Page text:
- flapless amputation,
- flapping tremor,
Origin of flapper
Examples from the Web for flappers
Also a hit: flappers, thanks to the success of Chicago at the Oscars that year.The Most Popular Halloween Costumes Through the Years: 1985-2013|Kevin Fallon|October 31, 2013|DAILY BEAST
We stood at the window watching the flappers opposite play hockey.Shandygaff|Christopher Morley
Because the flappers had been gossiped about en masse, the whole reason for not being gossiped about had ceased.Nonsenseorship|G. G. Putnam and Others
See his big, ugly head, an' the arms o' him like the flappers o' a win'mill!Two Little Travellers|Frances Browne Arthur
Flappers and fluff-girls further embarrassed us with interested glances, and one of them asked for autographs.Cavalry of the Clouds|Alan Bott
He was bare-footed, and his feet, in color and general appearance, looked a good deal like the flappers of an alligator.The Story of a Common Soldier of Army Life in the Civil War, 1861-1865|Leander Stillwell
"forward young woman," 1921 slang, from flap (v.), but the exact connection is disputed. Perhaps from flapper "young wild-duck or partridge" (1747), with reference to flapping wings while learning to fly, of which many late 19c. examples are listed in Wright's "English Dialect Dictionary" (1900), including one that defines it as "A young partridge unable to fly. Applied in joke to a girl of the bread-and-butter age."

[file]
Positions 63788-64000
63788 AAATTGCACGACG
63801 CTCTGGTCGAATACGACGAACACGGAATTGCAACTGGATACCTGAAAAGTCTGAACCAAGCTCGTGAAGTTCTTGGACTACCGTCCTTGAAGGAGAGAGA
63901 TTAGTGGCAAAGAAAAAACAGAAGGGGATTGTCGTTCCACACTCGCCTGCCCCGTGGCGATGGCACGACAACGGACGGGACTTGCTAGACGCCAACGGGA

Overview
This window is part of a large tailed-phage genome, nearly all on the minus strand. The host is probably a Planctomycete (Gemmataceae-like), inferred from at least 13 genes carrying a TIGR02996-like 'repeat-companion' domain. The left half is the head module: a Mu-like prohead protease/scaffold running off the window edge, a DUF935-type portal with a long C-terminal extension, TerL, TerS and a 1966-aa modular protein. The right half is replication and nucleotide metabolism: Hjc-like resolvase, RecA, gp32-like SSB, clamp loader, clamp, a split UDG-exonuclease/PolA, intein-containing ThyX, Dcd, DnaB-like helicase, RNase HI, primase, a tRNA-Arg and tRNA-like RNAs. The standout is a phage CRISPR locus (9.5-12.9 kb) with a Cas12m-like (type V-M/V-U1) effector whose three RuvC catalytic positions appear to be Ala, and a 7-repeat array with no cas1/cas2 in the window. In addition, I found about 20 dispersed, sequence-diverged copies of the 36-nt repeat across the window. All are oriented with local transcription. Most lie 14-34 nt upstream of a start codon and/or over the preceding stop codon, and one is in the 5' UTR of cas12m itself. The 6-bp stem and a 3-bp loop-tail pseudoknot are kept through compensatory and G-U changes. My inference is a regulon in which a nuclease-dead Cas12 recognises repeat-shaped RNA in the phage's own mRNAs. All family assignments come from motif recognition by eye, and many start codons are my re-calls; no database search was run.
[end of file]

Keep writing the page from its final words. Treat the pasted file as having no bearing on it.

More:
But other suggested sources are late 19c. northern English dialectal use for "teen-age girl" (on notion of one with the hair not yet put up), or an earlier meaning "prostitute" (1889), which is perhaps from dialectal flap "young woman of loose character" (1610s). Any or all of these might have converged in the 1920s sense. Wright also has flappy, of persons, "wild, unsteady, flighty," with the note that it was also "Applied to a person's character, as 'a flappy lass,'" and further on he lists flappy sket (n.) "an immoral woman."
In Britain the word took on political tones in reference to the debate over voting rights.
"Flapper" is the popular press catch-word for an adult woman worker, aged twenty-one to thirty, when it is a question of giving her the vote under the same conditions as men of the same age. ["Punch," Nov. 30, 1927]
A nickname given to young women in the 1920s who defied convention by refusing to use corsets, cutting their hair short, and wearing short skirts, as well as by behavior such as drinking and smoking in public. (See Jazz Age and Roaring Twenties.)